Food Trucks

Miss Cheesious and Ms. Cheesy: Trademark Theft or Cheesy Coincidence?

If you looked at the headline and thought that Short Order was in serious need of a spell checker, think again.

According to the website Buffalo.com, there's a food truck about to serve grilled cheese and soups in the football-obsessed city of Buffalo, New York -- and it has nothing to do with Ms. Cheezious in Miami.


Miss Cheesious has a February target date to roll out and serve toasted

cheese sandwiches to the good people of Buffalo. She's also got a Twitter and Facebook page set up.

At

first, we thought that this could all be coincidence -- after all,

Buffalo is as far as you can get from Miami in both geography and

mindset -- until you notice that Buffalo owner Alexis Andrzejak is

ordering her food truck from Miami Trailer, Inc.The fact that

she's ordering the truck from a Miami-based food truck retailer makes it

seem like the truck name is not so random.

Another food truck, Ms. Cheesy

in Wilmington, North Carolina, which is set to roll out this week,

features a reclining woman eating a cheese sandwich. Though not as sexy

as Ms. Cheezious in a polka dotted bikini, there's an obvious

similarity.


Then there's Roxy's in Boston. Though the name is completely different, there's also a girl mascot. According to Boston.com, Roxy's opened in March 2011 and competed in the second season of The Great Food Truck Race.


We're not sure whether it's the connection between calling a pretty

girl's picture cheesecake or whether grilled cheese is just plain old

sexy, but that's a lot of cheesy girls.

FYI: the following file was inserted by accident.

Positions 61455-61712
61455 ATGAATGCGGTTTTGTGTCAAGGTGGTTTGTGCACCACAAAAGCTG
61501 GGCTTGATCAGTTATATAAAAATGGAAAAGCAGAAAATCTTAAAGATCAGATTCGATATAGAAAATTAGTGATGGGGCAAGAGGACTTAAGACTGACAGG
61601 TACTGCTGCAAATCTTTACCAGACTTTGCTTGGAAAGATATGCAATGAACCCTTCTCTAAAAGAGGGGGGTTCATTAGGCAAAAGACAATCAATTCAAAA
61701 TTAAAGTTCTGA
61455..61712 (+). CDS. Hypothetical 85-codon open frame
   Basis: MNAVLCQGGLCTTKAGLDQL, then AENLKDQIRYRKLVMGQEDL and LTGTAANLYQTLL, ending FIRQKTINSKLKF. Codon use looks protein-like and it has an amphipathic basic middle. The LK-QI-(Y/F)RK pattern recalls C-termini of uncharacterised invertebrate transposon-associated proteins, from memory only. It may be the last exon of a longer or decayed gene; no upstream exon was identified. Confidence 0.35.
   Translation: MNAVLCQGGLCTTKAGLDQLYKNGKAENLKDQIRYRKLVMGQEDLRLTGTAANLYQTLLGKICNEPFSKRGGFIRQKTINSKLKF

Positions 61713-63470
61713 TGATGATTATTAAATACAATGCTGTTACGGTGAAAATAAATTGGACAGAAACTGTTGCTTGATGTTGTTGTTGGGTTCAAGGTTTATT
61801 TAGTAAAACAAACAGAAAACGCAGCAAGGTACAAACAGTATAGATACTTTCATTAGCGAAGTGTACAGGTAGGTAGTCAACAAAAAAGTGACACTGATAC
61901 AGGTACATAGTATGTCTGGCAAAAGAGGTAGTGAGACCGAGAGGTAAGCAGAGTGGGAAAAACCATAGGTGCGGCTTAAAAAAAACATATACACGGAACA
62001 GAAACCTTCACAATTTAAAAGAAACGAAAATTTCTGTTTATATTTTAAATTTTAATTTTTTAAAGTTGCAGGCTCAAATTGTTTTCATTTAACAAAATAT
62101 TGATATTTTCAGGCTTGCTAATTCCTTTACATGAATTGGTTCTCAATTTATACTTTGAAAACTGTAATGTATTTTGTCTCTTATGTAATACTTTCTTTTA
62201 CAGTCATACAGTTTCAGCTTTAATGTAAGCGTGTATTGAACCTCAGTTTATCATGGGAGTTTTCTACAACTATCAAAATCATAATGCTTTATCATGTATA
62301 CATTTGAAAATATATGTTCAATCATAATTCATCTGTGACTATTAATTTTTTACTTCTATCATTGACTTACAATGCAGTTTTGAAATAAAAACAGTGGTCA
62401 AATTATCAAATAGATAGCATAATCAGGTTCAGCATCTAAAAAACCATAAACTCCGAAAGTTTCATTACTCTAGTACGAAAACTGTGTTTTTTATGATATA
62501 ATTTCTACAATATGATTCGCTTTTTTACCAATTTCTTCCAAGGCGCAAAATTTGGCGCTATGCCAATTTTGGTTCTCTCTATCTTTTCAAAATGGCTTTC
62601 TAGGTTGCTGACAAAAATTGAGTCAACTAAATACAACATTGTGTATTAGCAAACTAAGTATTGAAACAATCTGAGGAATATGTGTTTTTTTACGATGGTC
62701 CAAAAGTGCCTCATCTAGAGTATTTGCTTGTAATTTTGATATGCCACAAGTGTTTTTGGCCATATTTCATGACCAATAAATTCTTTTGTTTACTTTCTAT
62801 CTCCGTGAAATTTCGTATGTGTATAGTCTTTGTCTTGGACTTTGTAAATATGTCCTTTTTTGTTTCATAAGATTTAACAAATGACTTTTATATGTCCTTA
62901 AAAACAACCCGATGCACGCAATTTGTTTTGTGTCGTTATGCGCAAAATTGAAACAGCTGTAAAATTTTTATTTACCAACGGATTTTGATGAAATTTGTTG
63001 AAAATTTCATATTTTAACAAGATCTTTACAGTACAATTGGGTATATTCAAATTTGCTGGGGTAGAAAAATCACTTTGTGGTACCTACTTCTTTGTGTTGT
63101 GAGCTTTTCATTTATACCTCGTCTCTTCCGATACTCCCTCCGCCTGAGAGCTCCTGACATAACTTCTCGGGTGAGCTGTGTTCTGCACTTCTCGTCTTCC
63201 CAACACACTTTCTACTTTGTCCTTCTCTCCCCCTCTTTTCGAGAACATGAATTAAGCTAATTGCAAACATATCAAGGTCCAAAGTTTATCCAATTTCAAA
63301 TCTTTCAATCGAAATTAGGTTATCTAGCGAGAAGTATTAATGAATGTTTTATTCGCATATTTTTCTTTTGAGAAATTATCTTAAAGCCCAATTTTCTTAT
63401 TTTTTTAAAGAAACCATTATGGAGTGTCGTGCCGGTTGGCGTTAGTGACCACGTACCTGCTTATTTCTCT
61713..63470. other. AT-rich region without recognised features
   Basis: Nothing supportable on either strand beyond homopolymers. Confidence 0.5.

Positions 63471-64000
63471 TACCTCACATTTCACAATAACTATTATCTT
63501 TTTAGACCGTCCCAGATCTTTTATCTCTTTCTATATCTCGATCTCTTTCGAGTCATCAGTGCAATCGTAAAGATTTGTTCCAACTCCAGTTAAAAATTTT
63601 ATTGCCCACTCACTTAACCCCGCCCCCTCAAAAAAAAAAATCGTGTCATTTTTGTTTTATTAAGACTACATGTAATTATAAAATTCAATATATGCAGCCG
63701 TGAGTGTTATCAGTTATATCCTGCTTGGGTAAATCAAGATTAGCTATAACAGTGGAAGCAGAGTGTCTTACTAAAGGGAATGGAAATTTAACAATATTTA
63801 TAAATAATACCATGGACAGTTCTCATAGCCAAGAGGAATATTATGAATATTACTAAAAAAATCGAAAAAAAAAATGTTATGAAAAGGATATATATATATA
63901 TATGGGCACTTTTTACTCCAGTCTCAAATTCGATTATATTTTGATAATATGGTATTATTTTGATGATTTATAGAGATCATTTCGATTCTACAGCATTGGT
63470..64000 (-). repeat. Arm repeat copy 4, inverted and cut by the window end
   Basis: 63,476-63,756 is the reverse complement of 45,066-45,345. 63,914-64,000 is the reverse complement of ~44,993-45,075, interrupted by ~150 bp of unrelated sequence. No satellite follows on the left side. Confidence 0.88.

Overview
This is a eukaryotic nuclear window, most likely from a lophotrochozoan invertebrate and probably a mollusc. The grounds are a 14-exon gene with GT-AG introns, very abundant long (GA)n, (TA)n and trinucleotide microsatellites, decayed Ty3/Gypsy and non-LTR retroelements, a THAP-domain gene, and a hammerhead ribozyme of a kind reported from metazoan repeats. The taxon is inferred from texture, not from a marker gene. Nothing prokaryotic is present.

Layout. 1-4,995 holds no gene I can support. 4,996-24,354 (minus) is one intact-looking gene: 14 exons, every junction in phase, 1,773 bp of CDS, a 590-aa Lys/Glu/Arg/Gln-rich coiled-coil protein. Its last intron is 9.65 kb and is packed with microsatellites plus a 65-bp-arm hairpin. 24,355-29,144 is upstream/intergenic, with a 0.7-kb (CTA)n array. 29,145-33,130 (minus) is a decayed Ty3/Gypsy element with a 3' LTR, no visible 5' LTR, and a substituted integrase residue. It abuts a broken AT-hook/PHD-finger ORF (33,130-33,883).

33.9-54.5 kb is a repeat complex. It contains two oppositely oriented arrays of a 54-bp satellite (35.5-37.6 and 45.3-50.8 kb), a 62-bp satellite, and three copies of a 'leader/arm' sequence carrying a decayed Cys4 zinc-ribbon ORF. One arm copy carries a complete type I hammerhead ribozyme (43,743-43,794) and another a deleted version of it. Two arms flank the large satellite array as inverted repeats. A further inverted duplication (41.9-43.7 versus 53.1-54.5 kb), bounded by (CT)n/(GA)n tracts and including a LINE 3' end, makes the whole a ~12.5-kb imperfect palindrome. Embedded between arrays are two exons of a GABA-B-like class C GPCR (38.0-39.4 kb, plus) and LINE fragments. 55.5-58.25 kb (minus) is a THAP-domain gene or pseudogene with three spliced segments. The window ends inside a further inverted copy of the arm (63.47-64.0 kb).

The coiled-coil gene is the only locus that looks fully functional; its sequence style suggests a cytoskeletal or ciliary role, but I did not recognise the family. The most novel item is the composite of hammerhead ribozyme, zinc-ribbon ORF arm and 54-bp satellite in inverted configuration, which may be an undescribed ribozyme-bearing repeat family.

The Miami food truck scene has been tweeting like crazy in

support of the Miami Ms. Cheezious. Sugar Rush, Miami Food Trucks, and

Grill Master Cafe have all commented on the truck-naming coincidence.

Tom Heneghen of Whyte Hirschboeck Dudek S.C., trademark attorney for Ms. Cheezious, told Short Order that the name Ms. Cheezious was registered as a federal trademark in the field of mobile food

trucks. A trademark registration is used basically to prevent the public from

being confused when purchasing a company's products. The trademark ensures that people will not buy an inferior or counterfeit product because of a too-similar name or logo. Luxury goods companies like Chanel and Louis Vuitton take trademarking very seriously. Apparently, so does the food truck industry.

Heneghen said that he has contacted Ms. Cheesy, who also pulled photos from the Ms. Cheezious website, about changing her truck's name and logo. He has not yet contacted Miss Cheesious because he just found out what's happening.

Heneghen said that his first course of action is to make these companies aware of the trademark infringements and hope they simply change their names and logos. If that doesn't work, he'll discuss the next step with his clients.

Short Order has reached out to both Miss Cheesious and Ms. Cheesy. We'll update you if we speak to either food truck owners.

Follow Short Order on Facebook and Twitter @Short_Order.

KEEP MIAMI NEW TIMES FREE... Since we started Miami New Times, it has been defined as the free, independent voice of Miami, and we'd like to keep it that way. With local media under siege, it's more important than ever for us to rally support behind funding our local journalism. You can help by participating in our "I Support" program, allowing us to keep offering readers access to our incisive coverage of local news, food and culture with no paywalls.
Laine Doss is the food and spirits editor for Miami New Times. She has been featured on Cooking Channel's Eat Street and Food Network's Great Food Truck Race. She won an Alternative Weekly award for her feature about what it's like to wait tables.
Contact: Laine Doss